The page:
Videogame archaeologists recently unearthed Fire: Ungh’s Quest – a point and click puzzle game, embedded deep in Mother Nature’s cracks. Historical records indicate that this relic launched way back in the Holocene epoch, circa 2015, and has since gone on display on the Nintendo Switch.
Buried amid an excessive pile of E.T. the Extra-Terrestrial cartridges, this puzzle title has been updated with touchscreen controls and full-colour graphics. Players control Ungh, a neanderthal simpleton whose job it is to stand watch over the community fire. After it goes out, he’s banished from his duties and all the over numpties, unless he can return with the red flower.
Fire: Ungh’s Quest (Switch Review)
Cue the quest in Fire: Ungh’s Quest, where you cover a conventional and sometimes unexpected landscape often associated with caveman culture. As a point and click on the Switch, it’s possible to play this with the touchscreen – infinitely better than on the telly. Tap (sometimes double-tap as it’s a little unresponsive) on the point of interest, and Ungh will interact with it.
But this isn’t the typical point and click adventure from one of the best developer/publishers out there in the genre, Daedalic Entertainment. Yes, it’s a literal point and click, but the story here is lacking, compared to all their other fantastic titles. As referred to in the opening of this review, Ungh lets the fire go out, then has to retrieve it. That’s it.
There are no dialogue sequences. That’s a lie: there is one scene where you speak with an NPC, but the language is incomprehensible, and everything in the game is represented by pictographs, as you’d expect with the theme. This seems a natural choice, but ignoring the simplicity of the controls and minimal scenes, the puzzles here aren’t always intuitive.
In short, you have to collect fireflies that will open a portal, warping you around the Toki-like world map. It’s impossible to skip an area and therefore necessary to collect each firefly before moving on. Additionally, there are optional coins to collect for completionists, often hidden or revealed after interacting with a scene in a particular way.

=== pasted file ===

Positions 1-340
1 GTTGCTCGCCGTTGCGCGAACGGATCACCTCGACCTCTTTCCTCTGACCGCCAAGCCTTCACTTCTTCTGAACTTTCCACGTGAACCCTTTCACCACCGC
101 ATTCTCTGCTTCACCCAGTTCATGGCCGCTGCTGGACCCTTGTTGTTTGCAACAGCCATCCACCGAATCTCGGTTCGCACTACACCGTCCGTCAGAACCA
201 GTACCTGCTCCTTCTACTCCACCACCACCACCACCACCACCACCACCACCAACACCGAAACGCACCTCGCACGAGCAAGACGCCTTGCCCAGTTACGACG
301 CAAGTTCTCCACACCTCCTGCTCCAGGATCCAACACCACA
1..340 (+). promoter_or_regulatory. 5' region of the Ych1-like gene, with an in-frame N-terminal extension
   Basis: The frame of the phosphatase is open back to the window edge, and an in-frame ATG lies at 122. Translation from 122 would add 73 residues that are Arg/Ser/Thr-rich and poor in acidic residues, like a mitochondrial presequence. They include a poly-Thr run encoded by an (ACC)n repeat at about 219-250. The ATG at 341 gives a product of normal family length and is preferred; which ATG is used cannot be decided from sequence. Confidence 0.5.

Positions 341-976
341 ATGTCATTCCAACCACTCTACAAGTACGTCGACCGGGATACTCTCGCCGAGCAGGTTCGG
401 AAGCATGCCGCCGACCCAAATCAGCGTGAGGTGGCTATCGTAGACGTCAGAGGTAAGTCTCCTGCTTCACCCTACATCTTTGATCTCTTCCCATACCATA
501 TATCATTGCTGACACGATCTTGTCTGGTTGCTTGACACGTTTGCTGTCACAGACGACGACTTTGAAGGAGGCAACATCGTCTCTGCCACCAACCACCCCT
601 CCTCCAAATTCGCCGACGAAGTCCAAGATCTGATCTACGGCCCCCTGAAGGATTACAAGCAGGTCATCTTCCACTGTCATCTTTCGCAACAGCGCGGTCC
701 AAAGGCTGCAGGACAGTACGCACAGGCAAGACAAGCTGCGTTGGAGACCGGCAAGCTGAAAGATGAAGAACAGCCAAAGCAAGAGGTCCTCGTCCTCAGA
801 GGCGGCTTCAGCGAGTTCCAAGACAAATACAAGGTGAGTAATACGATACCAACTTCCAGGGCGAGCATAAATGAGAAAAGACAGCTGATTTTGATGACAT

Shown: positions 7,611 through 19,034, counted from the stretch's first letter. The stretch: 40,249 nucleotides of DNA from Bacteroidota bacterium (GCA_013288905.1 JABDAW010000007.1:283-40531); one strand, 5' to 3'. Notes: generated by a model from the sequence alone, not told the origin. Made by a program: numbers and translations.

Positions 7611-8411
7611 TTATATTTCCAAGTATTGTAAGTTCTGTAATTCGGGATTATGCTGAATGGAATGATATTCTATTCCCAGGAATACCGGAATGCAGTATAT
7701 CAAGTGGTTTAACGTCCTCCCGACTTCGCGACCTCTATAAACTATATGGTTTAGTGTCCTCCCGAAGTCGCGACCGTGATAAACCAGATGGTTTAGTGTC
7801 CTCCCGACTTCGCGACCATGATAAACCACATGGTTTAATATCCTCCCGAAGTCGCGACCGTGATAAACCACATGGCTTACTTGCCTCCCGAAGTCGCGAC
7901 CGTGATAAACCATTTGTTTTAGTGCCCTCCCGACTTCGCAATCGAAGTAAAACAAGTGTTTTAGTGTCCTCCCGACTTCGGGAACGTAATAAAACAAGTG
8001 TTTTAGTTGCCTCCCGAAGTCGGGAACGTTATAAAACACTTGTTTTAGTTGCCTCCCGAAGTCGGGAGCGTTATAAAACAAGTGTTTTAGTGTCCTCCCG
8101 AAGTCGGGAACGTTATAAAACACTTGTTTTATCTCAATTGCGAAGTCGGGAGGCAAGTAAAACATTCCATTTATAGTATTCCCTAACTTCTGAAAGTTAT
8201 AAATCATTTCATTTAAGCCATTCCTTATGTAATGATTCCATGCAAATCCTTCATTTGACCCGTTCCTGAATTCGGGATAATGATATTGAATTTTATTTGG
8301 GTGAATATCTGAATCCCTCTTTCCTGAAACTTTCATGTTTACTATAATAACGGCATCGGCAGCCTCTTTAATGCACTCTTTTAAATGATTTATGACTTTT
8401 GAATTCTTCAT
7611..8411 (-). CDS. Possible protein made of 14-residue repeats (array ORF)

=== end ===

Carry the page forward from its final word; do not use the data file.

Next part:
Bigger Than A Peanut
Fire: Ungh’s Quest feels like a child’s game. The illustrations are the quality one would expect from Daedalic, but the simplicity of controls and slapstick comedy would suit a younger audience, though some puzzles would need help from a grown-up or someone with the patience to work out the sequence of a puzzle. There are a few references for mum and dad, of course, with nods to 2001: A Space Odyssey.
There’s a good variety of puzzles on display. A few sequences where you have to drag the cursor through a simple maze (or with the joy-cons if playing on the telly), some hidden object elements that reveal a pin number or pictograph, jigsaw-like puzzles and general problem-solving of trial and error; observing the mechanics and work out a solution.
Towards the end of the relatively short game, there’s some ‘planet dodging’ and a Space Invaders-inspired section. This level, in particular, felt like filler as each area was too small to consider a bona fide mini-game. Besides, it was out of place to send silly old Ungh up into space. Following this, there was a time travel section which one would surmise would be challenging for younger players. In other words, it took me a bit of time to finish and trying to save face.
There’s no fear of getting killed or heading back to start, so the delay isn’t a problem for gameplay, just noticeable. Presentation-wise, it’s very nice, with a decent soundtrack too. Again, there’s no dialogue, so no voice acting in the game either—just grunts.
Fire: Ungh’s Quest Review Summary
My expectations for the game were relatively neutral, though perhaps subconsciously was expecting something a little more compelling in terms of story and experience, what with it being a Daedalic title. Other than collecting all the coins, there’s not much on offer when it comes to replay value, and overall, Fire: Ungh’s Quest wasn’t as hot as one could have hoped.